14. Acceleration Sensor • Acceleration sensor or accelerometer: • Measures speed of vehicle acceleration or deceleration • Input from sensor used to calculate suspension firmness • Keeps vehicle body level during heavy acceleration or braking

  15. Acceleration Sensor • Some sensors, are lateral accelerometers: • Mount at right angle to centerline of vehicle • Detect body roll when vehicle turns sharply (Bosch)

  16. Acceleration Sensor • Modern accelerometer consists of: • Piezoelectric crystal • Weight • Changes in speed and direction cause weight to press on crystal • Crystal produces small electrical currently • Signal is sent to control module

  17. Steering Wheel Rotation Sensor • Some vehicles use steering wheel rotation sensor as input to suspension system • Sensor determines: • Which direction steering wheel is turned • How quickly steering wheel is turned (Nissan)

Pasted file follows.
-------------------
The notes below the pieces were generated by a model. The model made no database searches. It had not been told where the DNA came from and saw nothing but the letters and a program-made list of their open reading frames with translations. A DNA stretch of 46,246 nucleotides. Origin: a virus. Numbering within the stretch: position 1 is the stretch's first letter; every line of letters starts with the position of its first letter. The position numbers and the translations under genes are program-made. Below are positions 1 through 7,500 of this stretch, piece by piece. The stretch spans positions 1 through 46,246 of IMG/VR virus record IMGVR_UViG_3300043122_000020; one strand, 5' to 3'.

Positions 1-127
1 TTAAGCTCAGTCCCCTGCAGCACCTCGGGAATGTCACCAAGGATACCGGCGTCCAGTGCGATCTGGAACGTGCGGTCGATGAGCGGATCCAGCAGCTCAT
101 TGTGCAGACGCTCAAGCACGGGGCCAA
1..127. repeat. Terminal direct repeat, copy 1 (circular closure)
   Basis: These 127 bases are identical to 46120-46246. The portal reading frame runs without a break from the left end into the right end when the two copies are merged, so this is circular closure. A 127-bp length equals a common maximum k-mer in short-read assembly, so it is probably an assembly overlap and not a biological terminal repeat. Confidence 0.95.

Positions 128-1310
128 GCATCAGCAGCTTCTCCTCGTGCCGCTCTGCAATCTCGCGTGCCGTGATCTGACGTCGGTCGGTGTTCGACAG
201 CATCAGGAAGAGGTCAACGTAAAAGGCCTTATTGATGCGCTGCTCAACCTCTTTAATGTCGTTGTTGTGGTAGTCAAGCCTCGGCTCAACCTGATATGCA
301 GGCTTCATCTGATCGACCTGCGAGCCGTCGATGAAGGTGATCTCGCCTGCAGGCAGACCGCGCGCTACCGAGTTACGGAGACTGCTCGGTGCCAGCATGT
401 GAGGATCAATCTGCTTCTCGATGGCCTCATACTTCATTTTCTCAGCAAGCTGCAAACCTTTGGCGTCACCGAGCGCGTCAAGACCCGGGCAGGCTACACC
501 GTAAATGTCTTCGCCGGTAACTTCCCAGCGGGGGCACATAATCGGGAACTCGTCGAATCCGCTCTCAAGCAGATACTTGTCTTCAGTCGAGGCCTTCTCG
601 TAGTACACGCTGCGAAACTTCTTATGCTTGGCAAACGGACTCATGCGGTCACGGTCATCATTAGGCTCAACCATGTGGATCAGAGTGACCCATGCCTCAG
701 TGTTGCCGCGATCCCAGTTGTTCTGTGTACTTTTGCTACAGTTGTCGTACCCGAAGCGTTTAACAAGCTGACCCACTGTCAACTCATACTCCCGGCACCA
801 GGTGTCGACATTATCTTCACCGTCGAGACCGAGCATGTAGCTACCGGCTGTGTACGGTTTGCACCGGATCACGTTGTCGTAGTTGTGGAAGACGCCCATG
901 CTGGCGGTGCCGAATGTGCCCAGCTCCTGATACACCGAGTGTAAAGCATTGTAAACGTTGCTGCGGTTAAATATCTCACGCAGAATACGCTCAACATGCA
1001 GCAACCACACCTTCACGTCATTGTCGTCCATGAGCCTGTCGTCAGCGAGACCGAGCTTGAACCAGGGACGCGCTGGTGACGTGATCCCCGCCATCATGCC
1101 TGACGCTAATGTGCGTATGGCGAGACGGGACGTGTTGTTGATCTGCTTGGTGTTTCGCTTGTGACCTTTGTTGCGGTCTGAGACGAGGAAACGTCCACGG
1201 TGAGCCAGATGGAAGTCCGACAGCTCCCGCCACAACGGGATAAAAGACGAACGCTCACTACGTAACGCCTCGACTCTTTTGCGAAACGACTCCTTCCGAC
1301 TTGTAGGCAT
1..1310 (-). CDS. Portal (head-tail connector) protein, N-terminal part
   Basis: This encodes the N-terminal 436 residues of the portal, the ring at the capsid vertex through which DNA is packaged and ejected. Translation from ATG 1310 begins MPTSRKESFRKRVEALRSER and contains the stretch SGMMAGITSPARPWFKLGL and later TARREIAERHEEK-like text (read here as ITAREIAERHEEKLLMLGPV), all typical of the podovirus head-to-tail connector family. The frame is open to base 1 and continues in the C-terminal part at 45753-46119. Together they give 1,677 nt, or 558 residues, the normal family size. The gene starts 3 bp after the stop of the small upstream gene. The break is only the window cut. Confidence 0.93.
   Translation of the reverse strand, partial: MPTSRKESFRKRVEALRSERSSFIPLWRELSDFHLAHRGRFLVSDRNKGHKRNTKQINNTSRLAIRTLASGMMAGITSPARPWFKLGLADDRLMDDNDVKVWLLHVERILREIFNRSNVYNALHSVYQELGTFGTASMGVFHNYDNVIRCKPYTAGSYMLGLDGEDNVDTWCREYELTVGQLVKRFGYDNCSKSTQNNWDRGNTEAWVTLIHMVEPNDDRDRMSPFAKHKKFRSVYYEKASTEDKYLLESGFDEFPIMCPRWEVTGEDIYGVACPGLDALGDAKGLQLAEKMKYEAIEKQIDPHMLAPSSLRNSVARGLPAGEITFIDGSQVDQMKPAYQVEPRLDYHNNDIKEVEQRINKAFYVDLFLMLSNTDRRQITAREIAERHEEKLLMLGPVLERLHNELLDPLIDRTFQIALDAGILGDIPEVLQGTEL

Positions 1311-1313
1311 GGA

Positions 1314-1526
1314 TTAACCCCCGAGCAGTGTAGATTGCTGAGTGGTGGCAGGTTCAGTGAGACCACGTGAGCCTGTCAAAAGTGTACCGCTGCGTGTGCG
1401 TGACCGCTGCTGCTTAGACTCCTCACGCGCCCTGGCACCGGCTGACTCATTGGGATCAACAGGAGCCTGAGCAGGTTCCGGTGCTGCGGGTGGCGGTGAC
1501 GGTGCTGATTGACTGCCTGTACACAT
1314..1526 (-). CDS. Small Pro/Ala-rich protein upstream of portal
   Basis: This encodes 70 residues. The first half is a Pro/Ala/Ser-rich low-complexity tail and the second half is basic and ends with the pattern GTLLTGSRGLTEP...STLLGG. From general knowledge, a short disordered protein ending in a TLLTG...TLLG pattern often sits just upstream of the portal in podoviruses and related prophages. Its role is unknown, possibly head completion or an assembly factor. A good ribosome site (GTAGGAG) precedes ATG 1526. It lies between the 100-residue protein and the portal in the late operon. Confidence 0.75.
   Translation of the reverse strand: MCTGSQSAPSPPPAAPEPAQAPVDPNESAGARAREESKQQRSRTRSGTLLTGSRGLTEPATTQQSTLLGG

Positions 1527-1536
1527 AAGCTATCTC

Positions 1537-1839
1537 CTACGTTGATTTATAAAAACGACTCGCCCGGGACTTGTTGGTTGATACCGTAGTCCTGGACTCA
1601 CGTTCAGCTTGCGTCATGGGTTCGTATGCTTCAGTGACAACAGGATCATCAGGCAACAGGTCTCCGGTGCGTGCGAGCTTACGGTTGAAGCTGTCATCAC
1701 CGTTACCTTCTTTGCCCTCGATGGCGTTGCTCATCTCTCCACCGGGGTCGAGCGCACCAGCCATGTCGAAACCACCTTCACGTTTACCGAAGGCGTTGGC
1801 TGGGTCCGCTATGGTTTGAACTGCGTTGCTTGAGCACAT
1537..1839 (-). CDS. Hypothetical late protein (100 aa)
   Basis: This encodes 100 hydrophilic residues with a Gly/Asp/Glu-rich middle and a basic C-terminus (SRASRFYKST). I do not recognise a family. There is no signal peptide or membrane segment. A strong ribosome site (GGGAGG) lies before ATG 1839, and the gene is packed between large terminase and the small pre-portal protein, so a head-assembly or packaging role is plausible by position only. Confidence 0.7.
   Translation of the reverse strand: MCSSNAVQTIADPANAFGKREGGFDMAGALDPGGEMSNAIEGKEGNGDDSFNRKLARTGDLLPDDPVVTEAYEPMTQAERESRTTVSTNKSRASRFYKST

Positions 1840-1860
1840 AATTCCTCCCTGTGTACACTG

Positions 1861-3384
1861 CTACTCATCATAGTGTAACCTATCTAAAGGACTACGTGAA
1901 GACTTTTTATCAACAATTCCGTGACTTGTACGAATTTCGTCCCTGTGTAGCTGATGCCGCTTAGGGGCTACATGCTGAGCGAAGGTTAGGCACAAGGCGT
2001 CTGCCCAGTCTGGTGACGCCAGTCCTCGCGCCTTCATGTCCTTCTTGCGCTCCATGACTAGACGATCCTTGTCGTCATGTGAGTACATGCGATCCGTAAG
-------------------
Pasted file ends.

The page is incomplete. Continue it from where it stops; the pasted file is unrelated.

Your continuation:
18. Review Questions 1. All of the following are electronic suspension input sensors, except: A. speed sensor. B. height sensor. C. temperature sensor. D. acceleration sensor. C. temperature sensor.

  19. Switches • Switches are on-off devices that send specific signal to control module • Most are two position switches • Usually on-off • Some have several positions (Corvette)

  20. Switches • Switches include: • Brake pressure switches • Manual control switches • Suspension service switches • Door switches

  21. Brake Pressure Switches • Brake system hydraulic pressure increases when vehicle brakes hard • Brake pressure switch closes at preset pressure • When switch closes, voltage signal is sent to module • Tells module vehicle braking is severe

  22. Brake Pressure Switches • Brake switch located in brake hydraulic system • Many ride control systems do not use brake pressure input